The Harada House

The Harada House on Lemon Street is a National Historic Landmark in one of the city's oldest residential neighborhoods. 

In 1915-17, Riverside became the stage for a challenge to the Alien Land Law when Issei (first-generation, immigrant Japanese) restaurant owner Jukichi Harada bought a home in downtown Riverside in his Nisei (second generation, American-born) children's names. His new neighbors- mostly White- resisted his presence, first trying to buy him out and then taking him to court.

The case went all the way to the California Superior Court as The People of the State of California vs Jukichi Harada and was eventually decided in favor of the Haradas. The Harada house (built in 1884) still stands at 3356 Lemon Street and was designated a National Historic Landmark (by the National Park Service and the U.S. Department of the Interior) in 1990.

Ironically, the Harada family was evacuated to the Japanese American internment camps in 1942 along with the rest of Riverside's Japanese American community. Jukichi Harada and his wife Ken both died in Topaz Relocation Center, Utah (Ken in 1943 and Jukichi in 1944).

Their daughter Sumi Harada returned to Riverside and lived in the house on Lemon Street until the last few years of her life. She commanded wide respect in Riverside, both within and outside the Japanese American community, and was known as a person of strong principles and opinions.

The Harada House is listed on the National Park Service website as a site that is central to the history of the Japanese in California .

The story of the Harada family is told by Mark Rawitsch in No Other Place: Japanese American Pioneers in a Southern California Neighborhood (1983), a book now out of print but available in local libraries. Rawitsch did extensive archival and oral history research and some of the photos featured here are from his book (and originally from the Harada family).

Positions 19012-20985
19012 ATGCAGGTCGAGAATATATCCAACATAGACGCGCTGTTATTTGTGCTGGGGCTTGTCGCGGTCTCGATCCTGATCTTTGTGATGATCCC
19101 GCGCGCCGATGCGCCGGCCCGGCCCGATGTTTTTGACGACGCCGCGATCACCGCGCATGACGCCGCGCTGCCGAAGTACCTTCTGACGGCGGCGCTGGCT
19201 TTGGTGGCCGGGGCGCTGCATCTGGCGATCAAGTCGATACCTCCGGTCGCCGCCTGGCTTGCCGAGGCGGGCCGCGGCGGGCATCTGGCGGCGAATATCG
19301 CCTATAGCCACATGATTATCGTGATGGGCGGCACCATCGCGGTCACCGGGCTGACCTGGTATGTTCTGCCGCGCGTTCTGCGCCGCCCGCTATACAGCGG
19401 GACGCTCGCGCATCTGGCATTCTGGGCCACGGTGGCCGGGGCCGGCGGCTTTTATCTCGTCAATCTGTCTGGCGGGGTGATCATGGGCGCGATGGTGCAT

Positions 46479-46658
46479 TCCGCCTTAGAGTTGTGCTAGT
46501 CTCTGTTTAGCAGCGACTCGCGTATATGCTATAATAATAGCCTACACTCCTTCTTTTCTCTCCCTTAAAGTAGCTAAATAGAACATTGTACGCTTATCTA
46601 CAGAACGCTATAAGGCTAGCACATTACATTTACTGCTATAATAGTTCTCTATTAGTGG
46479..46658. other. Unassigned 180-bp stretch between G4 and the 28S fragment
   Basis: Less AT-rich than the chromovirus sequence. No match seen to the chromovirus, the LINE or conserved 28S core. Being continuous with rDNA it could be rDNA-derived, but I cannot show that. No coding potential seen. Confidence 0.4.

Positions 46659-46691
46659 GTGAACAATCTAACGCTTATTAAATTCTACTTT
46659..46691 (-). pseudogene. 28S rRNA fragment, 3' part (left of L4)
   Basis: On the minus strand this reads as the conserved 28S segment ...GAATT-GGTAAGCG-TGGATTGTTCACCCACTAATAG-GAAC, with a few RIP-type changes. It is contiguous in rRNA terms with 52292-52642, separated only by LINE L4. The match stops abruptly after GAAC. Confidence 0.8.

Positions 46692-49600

A Lesson in How to Remember Local Asian American History

Jukichi Harada ran a restaurant at 3643 University Avenue in Riverside. The Haradas lived upstairs in this building until they moved to Lemon Street. Built in 1886, this building is now owned by local businessman Andrew Melendrez. It houses a comic book store downstairs (where the restaurant once stood) and The People's Gallery, a non-profit art gallery directed by local artist Marian Semic.

A longtime Riversider, Semic is fascinated by local history and has made it her mission to ensure that the building's history is remembered. She created a large painting based on a Harada family portrait that hangs on the side of the building, overlooking Riverside's pedestrian mall.

She mentors Vietnamese American painter Mike Nguyen, who graduated from La Sierra High School in 2004 and now attends the Riverside Community College. Mike's large scale painting (his first) is an interpretation of another Harada family portrait. He completed it in 2004 during the months when Semic was heading up an initiative to have the building designated a National Historic Landmark.

The City Council did not support the proposal, arguing that the structure had undergone renovations that compromised its original characteristics. (Council member Dom Betro , who represents downtown Riverside, was the lone vote in support of the proposal.) Working with owner Melendrez, Semic has helped to organize a restoration of the façade that began in 2005. She plans to request National Historic Landmark status again, once the restoration is complete.

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